Despite reassurance from the Statistical Institute of Jamaica (STATIN), that issues causing the delay of Census 2022 have been fixed, Julian Robinson, opposition spokesperson on finance, says he is not confident that the new target of March 2023 will be met.
Robinson was responding to a series of questions posed by Our Today when he shared some administrative issues at STATIN that he believes will further delay the data collection process.
“I recently spoke to persons who worked there, they are working on IDs that expired on the 31st of December and they are out in the field with these expired IDs. Many of them don’t even know how long they will continue to work for,” said Robinson.
STATIN Director General Carol Coy, in an update on the National Population and Housing Census 2022, shared that only 4,800 workers were recruited for the data collection exercise that initially had a target of 7,000 recruits. Additionally, she shared that several workers have opted out of the job for various reasons.
According to Robinson, the workers have complained about a lack of organisation on the part of STATIN and he believes many of them left due to frustration.
“There are clearly some internal management issues at STATIN that are creating a lot of problems in this area. Even though the executive director set an extension to March 31, I am not sure whether they will be able to complete the exercise by then, given that they have lost close to a third of the persons who were working with them,” he stated.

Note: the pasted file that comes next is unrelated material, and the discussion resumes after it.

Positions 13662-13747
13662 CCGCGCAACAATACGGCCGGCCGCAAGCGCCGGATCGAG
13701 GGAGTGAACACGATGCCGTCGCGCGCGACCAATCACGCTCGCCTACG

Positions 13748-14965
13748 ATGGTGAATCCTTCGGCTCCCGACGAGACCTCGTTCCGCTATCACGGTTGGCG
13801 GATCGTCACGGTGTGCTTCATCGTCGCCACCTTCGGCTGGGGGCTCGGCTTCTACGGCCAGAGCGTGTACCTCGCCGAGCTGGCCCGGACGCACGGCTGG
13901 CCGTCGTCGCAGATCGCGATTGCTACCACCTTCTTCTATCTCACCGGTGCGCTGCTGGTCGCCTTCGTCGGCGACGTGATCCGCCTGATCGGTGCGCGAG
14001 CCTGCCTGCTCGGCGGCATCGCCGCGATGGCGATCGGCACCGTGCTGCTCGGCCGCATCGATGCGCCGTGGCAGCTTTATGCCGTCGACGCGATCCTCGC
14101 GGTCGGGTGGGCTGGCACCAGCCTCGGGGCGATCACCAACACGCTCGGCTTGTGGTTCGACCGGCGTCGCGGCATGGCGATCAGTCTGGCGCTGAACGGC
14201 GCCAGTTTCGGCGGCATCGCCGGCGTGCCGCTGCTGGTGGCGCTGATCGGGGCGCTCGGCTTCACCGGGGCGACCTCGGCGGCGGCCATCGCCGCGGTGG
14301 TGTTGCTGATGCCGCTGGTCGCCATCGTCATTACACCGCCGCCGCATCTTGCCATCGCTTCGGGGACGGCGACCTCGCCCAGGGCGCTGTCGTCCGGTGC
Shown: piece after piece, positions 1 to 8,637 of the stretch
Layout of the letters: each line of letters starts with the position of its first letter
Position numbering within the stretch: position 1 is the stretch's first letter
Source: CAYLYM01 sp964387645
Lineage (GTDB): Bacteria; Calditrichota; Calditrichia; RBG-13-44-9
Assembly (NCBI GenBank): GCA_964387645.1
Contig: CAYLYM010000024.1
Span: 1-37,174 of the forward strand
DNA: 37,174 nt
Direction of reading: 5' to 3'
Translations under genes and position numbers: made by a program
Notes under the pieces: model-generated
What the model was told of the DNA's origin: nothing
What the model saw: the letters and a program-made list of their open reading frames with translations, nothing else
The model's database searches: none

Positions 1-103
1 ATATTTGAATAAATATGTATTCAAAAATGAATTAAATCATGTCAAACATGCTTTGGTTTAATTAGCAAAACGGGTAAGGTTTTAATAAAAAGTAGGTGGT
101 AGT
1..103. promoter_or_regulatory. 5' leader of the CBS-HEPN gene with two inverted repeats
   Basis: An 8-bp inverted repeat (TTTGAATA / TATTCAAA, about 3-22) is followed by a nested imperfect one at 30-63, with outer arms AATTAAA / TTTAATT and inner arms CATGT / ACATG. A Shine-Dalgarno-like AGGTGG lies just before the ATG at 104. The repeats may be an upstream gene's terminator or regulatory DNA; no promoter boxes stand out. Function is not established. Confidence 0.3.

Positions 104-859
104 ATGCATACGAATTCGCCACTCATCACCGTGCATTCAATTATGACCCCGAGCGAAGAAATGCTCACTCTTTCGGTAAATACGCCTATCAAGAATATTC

Robinson added that the loss of census workers means that STATIN will have to recruit additional people, train them and get up to speed, a task he says can be very time consuming.
“I am concerned about the ability to complete the exercise by the end of March and also whether they will have the resources to do it given that they are now going to have to train so many new people,” expressed Robinson.
The data collection phase for the 2022 National Population and Housing Census started on September 12, 2022 and is being conducted under the theme: ‘Yuh Count, Mi Count, All A Wi Count’. The data collection exercise was originally supposed to end by December 2022, with the aim of having the entire process completed by December 2023.
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